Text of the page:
Service included - Issue 19 - Magazine | Monocle

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If you were the president of a prestigious university looking to define a whole new sector in higher education, what would you focus on? Would you aim to corner the market in understanding Chinese business practices and set about building a satellite campus in Harbin? What about setting up a school on conflict resolution focused on undersea energy reserves? Or perhaps building a school that took the best elements of Cornell’s hotel management programme and married them with faculty members poached from the Ecole Hôtelière de Lausanne?

If we were playing patron we’d donate funds to the latter but would expand the school’s expertise wider than the hospitality industry, inject a bit of Asian talent to raise the bar and dub our degree an MSA – Master of Service Administration. With so much talk about service based economies but so little acceptable service in the marketplace, holding a diploma for an MSA could be worth considerably more than the now ubiquitous MBA.

While the world’s biggest luxury hotel groups continue to expand and more banks talk about building personal relationships with their new mass affluent product offers, we’ve been wondering whose going to be manning the GM offices and training the people in call centres the finer points of gracious service? As many of the world’s airlines have pensioned off their most experienced staff, they’ve found that there are certain service standards that can only be delivered through years of experience and not a manual. At hotel front desks, smart CEOs are now recognising that even the most elaborate guest booking systems can’t replace the watchful eye of well-schooled managers.

There’s an international service deficit that’s in need of repair but there are simply not enough programmes to turn out managers to restore the reputations of retailers, airlines, banks, hotel groups and healthcare companies all in need of battalions of managers who can not only stabilise businesses but also help grow them. Although many of the people here rightly say that service skills are something that should be in an employee’s DNA, we strongly believe in the need for an MSA.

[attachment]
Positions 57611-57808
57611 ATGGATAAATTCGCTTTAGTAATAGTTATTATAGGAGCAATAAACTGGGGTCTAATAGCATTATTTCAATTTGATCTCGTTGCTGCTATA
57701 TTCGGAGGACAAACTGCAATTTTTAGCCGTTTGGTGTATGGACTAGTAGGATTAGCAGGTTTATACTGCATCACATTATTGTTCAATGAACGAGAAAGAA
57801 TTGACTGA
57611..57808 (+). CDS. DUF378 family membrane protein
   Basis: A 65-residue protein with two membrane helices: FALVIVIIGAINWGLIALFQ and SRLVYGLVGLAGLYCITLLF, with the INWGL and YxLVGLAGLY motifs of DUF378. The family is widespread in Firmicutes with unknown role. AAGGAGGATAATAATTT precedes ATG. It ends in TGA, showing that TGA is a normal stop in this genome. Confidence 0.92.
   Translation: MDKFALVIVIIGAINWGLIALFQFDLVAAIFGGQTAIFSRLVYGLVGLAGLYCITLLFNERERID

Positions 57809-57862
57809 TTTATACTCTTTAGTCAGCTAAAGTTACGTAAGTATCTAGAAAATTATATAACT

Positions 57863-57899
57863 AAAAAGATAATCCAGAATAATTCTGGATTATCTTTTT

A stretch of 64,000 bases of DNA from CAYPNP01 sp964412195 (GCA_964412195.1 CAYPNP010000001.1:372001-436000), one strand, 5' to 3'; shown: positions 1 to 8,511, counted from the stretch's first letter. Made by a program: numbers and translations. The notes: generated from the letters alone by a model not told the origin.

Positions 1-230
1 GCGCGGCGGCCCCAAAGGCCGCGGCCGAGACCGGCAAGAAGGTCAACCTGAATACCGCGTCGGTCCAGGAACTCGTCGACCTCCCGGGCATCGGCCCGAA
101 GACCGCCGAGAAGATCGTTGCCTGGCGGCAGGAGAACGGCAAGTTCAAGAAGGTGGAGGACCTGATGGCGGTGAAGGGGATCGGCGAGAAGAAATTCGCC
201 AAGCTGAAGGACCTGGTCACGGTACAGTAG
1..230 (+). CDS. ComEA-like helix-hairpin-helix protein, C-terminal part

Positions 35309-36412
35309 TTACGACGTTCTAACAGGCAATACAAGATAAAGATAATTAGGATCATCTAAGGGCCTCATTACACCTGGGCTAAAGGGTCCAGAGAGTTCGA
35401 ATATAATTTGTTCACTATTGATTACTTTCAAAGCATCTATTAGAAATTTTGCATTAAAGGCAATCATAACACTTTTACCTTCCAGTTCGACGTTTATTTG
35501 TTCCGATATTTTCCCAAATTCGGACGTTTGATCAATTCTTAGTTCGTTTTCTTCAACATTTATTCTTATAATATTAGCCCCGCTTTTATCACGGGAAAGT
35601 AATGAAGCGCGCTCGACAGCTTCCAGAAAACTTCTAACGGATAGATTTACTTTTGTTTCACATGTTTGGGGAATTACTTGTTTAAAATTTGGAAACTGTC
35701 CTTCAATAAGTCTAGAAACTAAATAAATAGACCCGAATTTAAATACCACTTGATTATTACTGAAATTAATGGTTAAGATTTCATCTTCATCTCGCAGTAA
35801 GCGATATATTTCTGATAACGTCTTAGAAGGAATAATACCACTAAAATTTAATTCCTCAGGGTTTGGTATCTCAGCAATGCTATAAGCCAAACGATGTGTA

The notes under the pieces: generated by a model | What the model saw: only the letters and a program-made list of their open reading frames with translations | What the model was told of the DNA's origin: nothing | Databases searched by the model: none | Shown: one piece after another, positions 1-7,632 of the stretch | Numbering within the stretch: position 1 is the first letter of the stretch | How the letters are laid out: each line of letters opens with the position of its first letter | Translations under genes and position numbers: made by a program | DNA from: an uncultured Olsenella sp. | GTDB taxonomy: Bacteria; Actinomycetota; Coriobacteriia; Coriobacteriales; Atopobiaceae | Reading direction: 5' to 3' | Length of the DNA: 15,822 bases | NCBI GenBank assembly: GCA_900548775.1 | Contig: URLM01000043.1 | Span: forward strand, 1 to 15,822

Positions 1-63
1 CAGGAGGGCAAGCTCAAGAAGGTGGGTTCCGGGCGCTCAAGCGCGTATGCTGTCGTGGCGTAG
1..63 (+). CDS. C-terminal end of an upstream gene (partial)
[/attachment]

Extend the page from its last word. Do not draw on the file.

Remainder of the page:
01 Hyatt

Rakesh Sarna

Chief operating officer of international operations

MONOCLE: When you expand internationally, is it hard to find good staff with top-class customer skills?
Rakesh Sarna: That’s the only thing that keeps me awake at night. At the end of the day, any hotel company, any hotel owner, can buy the same stone as we have, the same china and bed sheets. The difference is the people. Finding people with the skill set is not that difficult but finding people who have the so-called “Hyatt aptitude” or “Hyatt DNA” is next to impossible. We just opened a hotel in Beijing and 35,000 people applied for the jobs. We interviewed more than 7,200 people. Finding people in different locations, from deepest Russia to São Paulo to Washington DC, is the biggest challenge.

M: Do you have specific in-house training on what good service is and how to provide it?
RS: We have training in the hotels and training institutes. One of the modules in our company is social skills. In that, we cover everything from posture to the way to address a guest, the distance you stand from them, eye contact, grooming and being a powerful listener, to exactly what kind of jewellery staff can wear and the right colour of nail polish. We have very strict grooming standards. This is all part of the training.